This will more than likely be the final part in my series looking at the new Nokia E61 which has surprised me in a much more positive way than I expected. It’s available now from Clove for £300 + VAT in SIM free form. Normally when I get to part 3 it involves finishing off the loose ends but in the case of the E61 I still have lots more to go through (and there are lots more functions that I have missed or simply don’t understand to cover properly…)
Synchronisation is absolutely excellent in my opinion. I have not had one issue with it and although the E61 does not come with a cradle (an annoying new trend with Smart Phone and PDA manufacturers) it has been easy to transfer files (movies, images etc.) between the device, it’s expansion card and my PC. Syncing with Outlook has also proved hassle free. I have read reports of problems so I must be lucky for once in my life with this technology
The E61, like the Treo, is so much of a standalone unit that you rarely need to do a sync- I go for weeks at a time without syncing my Treo and suspect the E61 will be exactly the same.
I wasn’t impressed with the quality of film output with the built in Real Player and converter but Smart Movie was an adequate replacement for that. MP3 tracks sound really good and in my opinion the sound quality is better than a Treo but slightly worse than an iPod- I’m a bit anal when it comes to music but the E61 just passes my high standards in this regard.
The built in Office suite of applications knocked me sideways. Nokia have taken us back to the Psion days when you could do all of the formatting you wanted in Word and insert images and other objects as you pleased. The example image with this paragraph took me no time at all to make and it was the first time I has used the Word part of Office on the Nokia. Tables, images, formatting- you name it and it is built in.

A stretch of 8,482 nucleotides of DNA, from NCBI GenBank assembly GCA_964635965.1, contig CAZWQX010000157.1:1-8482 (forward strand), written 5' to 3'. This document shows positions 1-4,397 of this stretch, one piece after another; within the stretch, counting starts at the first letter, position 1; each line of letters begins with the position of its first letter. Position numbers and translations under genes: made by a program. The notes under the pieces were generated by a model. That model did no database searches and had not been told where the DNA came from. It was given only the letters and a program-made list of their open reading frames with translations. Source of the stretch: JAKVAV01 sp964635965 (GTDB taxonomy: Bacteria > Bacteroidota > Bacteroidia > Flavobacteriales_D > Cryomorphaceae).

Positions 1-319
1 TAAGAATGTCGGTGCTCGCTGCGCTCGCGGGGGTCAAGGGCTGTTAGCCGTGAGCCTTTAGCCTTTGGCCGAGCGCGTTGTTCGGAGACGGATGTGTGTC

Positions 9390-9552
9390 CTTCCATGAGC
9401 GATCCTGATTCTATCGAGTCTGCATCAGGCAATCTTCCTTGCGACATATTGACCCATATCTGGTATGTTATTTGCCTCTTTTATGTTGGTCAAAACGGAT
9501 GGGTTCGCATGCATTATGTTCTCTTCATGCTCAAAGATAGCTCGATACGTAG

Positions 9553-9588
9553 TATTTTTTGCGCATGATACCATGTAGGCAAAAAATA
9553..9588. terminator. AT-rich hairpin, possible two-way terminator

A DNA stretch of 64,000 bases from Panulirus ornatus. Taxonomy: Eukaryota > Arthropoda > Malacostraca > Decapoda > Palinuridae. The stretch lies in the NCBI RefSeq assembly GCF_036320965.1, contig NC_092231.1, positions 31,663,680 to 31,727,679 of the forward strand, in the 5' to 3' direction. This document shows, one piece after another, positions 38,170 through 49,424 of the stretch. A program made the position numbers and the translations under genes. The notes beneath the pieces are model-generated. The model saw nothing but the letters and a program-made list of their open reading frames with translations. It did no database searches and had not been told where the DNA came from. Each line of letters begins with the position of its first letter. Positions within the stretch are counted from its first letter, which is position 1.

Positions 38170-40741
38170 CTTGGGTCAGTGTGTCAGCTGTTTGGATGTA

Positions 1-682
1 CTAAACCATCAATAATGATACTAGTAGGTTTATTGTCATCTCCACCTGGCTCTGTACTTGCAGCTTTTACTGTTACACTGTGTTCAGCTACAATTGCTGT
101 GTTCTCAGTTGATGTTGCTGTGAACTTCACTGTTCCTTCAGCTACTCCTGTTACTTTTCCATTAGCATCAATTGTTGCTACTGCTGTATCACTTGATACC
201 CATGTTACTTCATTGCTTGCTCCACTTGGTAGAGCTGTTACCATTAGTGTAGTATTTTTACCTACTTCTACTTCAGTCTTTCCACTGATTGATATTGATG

There is a very good spreadsheet application as well and despite a lack of usefrom myself its potential was clear from the start.
The presentation software is also the best I have seen on a mobile device. There are extas included such as a free wireless presenter application and this is more evidence of the business market Nokia is aiming the E61 at.
A basic file manager tops off the Office suite and to be fair it is very basic- it does the job but not with any great user friendliness of robustness in my opinion. Support for wireless printing is also included in the built in software with presets for HP printers already set up. These little touches make for a solution that makes you feel you are getting real value for money.
GPS would be too much to ask for in this device wouldn’t it? Well, it is built in as well, sort of. I connected my bluetooth GPS receiver in a few seconds and then played around with the GPS software built in to the E61.
It does not do road planning and navigation but includes the ability to show you exactly where you are and navigation for longitude and latitude etc. I must admit to not really looking deep into these applications but it shows that there should be no issues at all running GPS apps when they are released. At the time of writing this the first GPS software or this OS has just been released so that’s a good start.
I mentioned yesterday about the lack of software currently developed for the E61 OS but I am seeing a few more titles appear each day and the number is close to 50 already. That may sound pitiful to Palm and WM users but the entire range of Symbian applications runs to 1000′s and thus at some stage in the future I will be able to accomplish everything on the E61 that a Palm or WM device can do now.